Out of the success and the relationships established with that project, OLC dove right into the fitness and recreation industry. With Hervey leading the charge, the firm has since become a specialist and expert in the fitness and recreation field. He and others have authored articles on specialized design for organizations such as IHRSA, NIRSA, the Medical Fitness Association and parks and recreation departments. OLC staff attend and regularly speak as design specialists at industry conventions and seminars.
A big change came out of that industry focus—travel. Prior to 1984, OLC had never had a design assignment of any kind outside the state of Colorado. Fortuitously, during this time, work out of state helped OLC bridge the periodic economic slowdowns that plagued Denver through the 70s and 80s, (The AIA slogan for 1975 was “stay alive in seventy-five!”). It seemed that there was always a hot development zone in some part of the country…and where the economy was hot, clubs were being built: Dallas in the early 80s; Washington, DC in the mid-80s; Atlanta in the late 80s. In 1988 OLC began traveling to and working in Japan, which became a major source of work during some lean times in the U.S. OLC’s specialized design focus thus meant a steady source of business, but also travel and lots of it.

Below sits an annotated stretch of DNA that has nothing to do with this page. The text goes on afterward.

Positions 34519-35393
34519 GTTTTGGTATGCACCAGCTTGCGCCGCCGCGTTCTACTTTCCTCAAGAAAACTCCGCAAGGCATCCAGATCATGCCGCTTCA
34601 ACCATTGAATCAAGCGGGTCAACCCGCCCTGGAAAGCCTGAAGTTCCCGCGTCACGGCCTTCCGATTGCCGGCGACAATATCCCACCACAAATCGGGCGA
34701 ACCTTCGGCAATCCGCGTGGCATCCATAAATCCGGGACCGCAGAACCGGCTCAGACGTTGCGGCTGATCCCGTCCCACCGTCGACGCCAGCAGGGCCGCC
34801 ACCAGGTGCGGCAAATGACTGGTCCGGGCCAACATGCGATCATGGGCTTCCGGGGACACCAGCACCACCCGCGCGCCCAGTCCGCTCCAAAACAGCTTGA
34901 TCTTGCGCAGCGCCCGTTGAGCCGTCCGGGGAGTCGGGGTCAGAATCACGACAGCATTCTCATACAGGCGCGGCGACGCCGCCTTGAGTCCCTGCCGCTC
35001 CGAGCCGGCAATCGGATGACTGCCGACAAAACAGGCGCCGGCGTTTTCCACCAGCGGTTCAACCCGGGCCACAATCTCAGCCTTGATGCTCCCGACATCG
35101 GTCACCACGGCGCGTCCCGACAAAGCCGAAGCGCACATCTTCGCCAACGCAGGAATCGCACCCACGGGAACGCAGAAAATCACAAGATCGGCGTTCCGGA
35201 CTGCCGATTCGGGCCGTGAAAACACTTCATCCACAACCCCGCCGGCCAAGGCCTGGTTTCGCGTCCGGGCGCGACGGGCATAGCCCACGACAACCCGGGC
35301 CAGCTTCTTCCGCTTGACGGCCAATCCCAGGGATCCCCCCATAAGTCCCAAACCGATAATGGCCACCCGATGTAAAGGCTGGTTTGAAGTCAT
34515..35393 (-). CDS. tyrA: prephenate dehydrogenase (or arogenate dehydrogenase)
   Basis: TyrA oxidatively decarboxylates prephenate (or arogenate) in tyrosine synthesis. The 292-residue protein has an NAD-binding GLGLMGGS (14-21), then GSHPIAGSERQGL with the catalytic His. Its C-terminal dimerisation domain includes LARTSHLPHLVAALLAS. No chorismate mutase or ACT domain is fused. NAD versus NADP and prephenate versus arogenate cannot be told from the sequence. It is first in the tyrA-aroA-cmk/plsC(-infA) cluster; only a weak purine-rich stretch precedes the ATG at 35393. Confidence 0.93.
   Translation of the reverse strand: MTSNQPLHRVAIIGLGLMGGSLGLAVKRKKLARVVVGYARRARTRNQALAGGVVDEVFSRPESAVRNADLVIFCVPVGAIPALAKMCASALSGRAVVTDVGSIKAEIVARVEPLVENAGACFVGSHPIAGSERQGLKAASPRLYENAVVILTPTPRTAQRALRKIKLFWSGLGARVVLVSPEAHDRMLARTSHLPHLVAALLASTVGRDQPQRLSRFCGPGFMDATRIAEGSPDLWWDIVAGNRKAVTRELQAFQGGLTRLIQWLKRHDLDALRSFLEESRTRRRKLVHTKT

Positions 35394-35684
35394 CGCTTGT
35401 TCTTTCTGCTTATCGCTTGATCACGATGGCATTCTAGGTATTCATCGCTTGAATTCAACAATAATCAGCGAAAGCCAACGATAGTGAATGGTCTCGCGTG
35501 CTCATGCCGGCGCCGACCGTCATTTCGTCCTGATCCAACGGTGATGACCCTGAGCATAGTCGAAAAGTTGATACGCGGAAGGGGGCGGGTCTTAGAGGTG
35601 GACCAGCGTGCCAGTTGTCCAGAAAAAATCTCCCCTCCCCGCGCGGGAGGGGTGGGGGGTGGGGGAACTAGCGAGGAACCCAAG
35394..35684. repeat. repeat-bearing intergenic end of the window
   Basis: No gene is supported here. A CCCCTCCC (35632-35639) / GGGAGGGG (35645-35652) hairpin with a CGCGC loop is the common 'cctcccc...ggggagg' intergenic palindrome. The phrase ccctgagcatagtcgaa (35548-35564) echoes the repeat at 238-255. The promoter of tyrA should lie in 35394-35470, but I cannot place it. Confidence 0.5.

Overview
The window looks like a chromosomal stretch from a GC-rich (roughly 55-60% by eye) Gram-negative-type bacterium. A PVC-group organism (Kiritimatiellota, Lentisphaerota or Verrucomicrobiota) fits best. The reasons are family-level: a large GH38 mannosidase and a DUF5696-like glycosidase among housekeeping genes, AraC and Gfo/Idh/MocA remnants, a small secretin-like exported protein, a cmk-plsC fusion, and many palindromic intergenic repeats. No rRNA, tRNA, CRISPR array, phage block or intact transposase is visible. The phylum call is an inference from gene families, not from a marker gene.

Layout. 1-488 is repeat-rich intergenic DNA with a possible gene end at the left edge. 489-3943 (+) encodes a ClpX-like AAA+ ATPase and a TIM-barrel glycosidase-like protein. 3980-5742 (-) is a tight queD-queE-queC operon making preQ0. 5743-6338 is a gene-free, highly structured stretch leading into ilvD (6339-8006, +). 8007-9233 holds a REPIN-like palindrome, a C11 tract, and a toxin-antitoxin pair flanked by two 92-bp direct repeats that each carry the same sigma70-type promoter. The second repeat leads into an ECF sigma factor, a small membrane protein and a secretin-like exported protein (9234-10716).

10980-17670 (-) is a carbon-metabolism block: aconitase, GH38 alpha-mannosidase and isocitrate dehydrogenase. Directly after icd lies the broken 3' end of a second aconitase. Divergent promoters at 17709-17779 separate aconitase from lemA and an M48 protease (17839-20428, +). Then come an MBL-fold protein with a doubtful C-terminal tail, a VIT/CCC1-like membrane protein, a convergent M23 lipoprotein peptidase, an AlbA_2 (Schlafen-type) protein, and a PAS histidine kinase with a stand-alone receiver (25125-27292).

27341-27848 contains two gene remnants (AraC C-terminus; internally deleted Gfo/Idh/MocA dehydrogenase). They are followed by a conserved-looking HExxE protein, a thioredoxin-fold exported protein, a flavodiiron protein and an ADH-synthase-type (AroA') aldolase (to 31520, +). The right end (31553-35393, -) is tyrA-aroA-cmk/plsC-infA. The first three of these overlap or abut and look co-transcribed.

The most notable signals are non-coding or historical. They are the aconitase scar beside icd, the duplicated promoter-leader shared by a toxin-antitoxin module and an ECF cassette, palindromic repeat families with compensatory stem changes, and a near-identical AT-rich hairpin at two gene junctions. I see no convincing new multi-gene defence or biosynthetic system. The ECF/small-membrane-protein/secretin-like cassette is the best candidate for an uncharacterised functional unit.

Adapting to New Technologies
Another big change in those 60 years has been the technology employed by architects. Although every architect was expected to know the basics of hand drafting up through the early 80s, techniques and methods for architects changed drastically and seemingly overnight.
“I remember getting our first handheld calculator in 1974. Our first in-house copy machine came soon after. Then came a fax machine, a multi-line phone, a voice message system, Kroy machine, and Letraset” says Hervey of some the early technology changes. “By the mid to late 80’s, however, it became clear that the fundamental systems our profession needed to use required a different mind-frame and we needed to keep pace. We embraced a succession of technology firsts and broke new ground with overlay drafting, Master Spec, Con-doc, and eventually embraced the inevitable–CAD.”